Philip Roth, 1933-2018
Philip Roth, 1933-2018

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The author of Portnoy's Complaint, Sabbath's Theater, The Counterlife, American Pastoral, and 25 other novels, has died. The NY Times reported the cause was congestive heart failure. He was 85.

He won every award but the Nobel. He retired when his gift was exhausted. He correctly identified the self as both the central subject and defining syndrome of post-war American life. Like Joyce with Dublin, he never abandoned Newark as his center of gravity. And he called a Trump presidency 12 years before anyone even imagined such a nightmare would ever be plausible.

He could only have lived when he lived. His fiction, like his Jewish identity, arose directly and specifically from the prosperity of post-WWII America, and the dramatic confrontations by groups who were excluded from that prosperity that followed.

He died at the right time, too, when the acknowledgment of moral complexity in human interaction (and more to the point the exploration of it in artistic representations of human interaction) has not yet been erased, only devalued by a culture that has lost its patience for ambiguity, contradiction, and mischief.

He was frequently pilloried (and just as often defended) for perceived misogyny in his work, and by extension, himself. Even the most ardent partisan of his novels would admit that the undeniable strain of pre-feminist prerogatives in many of his protagonists made for some murky passages in his recurring treatment of sexual obsession. It's easy to imagine his death as an occasion for this legitimate asterisk to swell to such a size that it eclipses the larger work that surrounds and subsumes it.

But even if his legacy survives its own memorial period, who knows what, if any, 20th century fiction will endure another generation—or be endured by one? Better the man who labored for 30 years after the runaway success of Portnoy's Complaint to prove (with the gravitas of American Pastoral) that he wasn't just a dirty book writer should die without having to see his art form reduced to the cultural stature of opera.

The Times obituary, in which Charles McGrath calls Roth "the last of the great white males... who towered over American letters in the second half of the 20th century," quotes the author on the difference between his work and that of his chief rivals:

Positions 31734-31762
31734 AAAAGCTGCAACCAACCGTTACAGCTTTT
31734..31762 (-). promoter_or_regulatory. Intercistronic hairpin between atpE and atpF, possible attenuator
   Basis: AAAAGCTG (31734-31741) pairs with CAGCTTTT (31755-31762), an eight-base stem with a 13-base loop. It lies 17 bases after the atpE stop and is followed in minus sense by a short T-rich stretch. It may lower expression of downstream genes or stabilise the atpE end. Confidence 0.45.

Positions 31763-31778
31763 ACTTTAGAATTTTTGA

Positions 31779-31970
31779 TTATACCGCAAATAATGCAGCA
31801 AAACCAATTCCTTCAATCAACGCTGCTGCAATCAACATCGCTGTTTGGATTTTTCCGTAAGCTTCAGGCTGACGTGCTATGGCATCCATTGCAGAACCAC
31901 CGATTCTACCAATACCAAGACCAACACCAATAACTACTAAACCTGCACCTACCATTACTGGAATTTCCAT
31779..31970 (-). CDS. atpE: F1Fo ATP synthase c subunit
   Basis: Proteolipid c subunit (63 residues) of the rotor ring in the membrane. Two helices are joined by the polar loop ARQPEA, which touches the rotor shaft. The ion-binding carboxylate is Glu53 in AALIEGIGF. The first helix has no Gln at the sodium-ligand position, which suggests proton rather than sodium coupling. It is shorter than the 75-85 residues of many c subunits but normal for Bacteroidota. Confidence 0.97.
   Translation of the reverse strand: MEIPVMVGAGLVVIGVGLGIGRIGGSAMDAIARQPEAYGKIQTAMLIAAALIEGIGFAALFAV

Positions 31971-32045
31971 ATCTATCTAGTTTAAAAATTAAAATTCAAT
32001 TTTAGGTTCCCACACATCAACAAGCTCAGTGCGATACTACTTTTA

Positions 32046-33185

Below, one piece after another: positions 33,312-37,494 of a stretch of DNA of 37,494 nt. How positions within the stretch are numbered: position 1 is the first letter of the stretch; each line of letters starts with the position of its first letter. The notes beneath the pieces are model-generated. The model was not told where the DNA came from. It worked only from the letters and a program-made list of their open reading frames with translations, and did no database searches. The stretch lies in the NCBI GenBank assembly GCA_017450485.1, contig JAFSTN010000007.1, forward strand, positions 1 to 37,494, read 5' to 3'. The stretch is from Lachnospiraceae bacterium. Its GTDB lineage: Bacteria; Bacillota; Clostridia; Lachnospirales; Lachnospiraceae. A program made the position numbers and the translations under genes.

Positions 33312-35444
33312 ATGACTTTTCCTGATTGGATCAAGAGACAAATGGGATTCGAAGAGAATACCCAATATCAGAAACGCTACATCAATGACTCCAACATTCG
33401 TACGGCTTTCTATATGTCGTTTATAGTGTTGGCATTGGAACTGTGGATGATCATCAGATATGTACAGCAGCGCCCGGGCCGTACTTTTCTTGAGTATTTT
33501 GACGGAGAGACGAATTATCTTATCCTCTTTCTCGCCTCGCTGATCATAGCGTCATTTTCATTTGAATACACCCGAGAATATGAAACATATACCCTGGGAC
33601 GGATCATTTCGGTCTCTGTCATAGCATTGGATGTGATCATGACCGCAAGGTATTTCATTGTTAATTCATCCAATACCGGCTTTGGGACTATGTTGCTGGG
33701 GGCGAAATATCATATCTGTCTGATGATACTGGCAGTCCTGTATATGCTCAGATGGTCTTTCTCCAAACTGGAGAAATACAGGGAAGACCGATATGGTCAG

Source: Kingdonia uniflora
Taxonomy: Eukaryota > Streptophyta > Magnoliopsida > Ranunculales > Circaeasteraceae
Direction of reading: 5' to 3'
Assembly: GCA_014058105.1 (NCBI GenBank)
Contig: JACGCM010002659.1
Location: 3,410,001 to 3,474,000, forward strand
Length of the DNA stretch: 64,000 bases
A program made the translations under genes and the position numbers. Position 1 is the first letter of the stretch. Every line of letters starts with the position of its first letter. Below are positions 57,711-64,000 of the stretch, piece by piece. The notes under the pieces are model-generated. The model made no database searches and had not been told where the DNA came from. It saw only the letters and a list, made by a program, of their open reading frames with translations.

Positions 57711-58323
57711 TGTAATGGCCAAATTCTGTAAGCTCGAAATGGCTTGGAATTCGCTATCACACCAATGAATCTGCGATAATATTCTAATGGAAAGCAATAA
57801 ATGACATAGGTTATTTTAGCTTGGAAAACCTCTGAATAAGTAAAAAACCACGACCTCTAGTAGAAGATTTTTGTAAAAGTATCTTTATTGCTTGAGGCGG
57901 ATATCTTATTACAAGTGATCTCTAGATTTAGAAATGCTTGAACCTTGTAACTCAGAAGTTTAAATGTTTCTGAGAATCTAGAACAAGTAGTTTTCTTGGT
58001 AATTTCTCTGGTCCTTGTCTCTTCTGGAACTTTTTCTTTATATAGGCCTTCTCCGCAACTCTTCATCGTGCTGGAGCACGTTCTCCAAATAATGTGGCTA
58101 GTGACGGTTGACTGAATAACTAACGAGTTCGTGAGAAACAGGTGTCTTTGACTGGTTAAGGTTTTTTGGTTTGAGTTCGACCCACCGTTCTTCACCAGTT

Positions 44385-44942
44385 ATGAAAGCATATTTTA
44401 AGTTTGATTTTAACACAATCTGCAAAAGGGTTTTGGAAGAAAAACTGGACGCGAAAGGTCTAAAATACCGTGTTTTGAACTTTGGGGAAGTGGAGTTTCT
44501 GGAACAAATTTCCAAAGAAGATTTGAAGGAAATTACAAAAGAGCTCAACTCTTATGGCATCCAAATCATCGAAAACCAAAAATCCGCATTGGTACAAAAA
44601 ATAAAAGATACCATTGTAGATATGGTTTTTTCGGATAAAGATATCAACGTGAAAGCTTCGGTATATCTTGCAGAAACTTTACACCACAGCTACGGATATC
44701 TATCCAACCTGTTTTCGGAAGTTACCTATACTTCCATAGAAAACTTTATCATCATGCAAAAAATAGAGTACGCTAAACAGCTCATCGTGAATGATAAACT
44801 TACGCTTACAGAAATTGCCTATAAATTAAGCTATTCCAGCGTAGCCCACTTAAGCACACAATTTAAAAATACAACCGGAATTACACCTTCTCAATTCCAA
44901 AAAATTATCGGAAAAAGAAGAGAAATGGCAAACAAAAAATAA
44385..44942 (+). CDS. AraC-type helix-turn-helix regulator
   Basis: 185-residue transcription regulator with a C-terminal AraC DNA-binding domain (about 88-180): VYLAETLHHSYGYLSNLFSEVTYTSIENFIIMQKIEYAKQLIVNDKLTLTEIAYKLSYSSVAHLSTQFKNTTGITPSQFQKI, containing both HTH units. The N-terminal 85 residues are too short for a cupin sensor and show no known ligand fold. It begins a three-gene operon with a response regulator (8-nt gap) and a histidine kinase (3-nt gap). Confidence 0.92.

“Updike and Bellow hold their flashlights out into the world, reveal the world as it is now. I dig a hole and shine my flashlight into the hole.”

A couple other Roth lines—both from his darkest and greatest book, Sabbath's Theater—came immediately to my mind:

"We are immoderate because grief is immoderate, all the hundreds and thousands of kinds of grief."


"More disastrous entanglement in everything. For a pure sense of being tumultuously alive, you can't beat the nasty side of existence. I may not have been a matinee idol, but say what you will about me, it's been a real human life!"

Winner of the National Book Award, 1995.
Winner of the National Book Award, 1995.

And lastly, as a counter-example to his own exemplary life as a diligent producer of powerful writing, this description of Mickey Sabbath, Roth's superegoless alter-id—the decaying embodiment of the born creator who allowed the million exigencies and excuses of normal life to prevent him from creating anything. Roth constructed his adult life, from college onward until retirement, more than 60 years, around the necessity of his work, which yielded some of the finest prose ever written. "Finest" feels ridiculous, but what can you say?

Imagine living to 85 and realizing you'd let everything else get in the way.

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"Wifeless, mistressless, penniless, vocationless, homeless... And now, to top things off, on the run. If he weren't too old to go back to sea, if his fingers weren't crippled, if Morty had lived and Nikki hadn't been insane, or he hadn't been—if there weren't war, lunacy, perversity, sickness, imbecility, suicide, and death, chances were he'd be in a lot better shape. He'd paid the full price for art, only he hadn't made any. He'd suffered all the old fashioned artistic sufferings—isolation, poverty, despair, mental and physical obstruction—and nobody knew or cared. And though nobody knowing or caring was another form of artistic suffering, in his case it had no artistic meaning. He was just someone who had grown ugly, old, and embittered, one of billions."

But there will never, ever be another Philip Roth.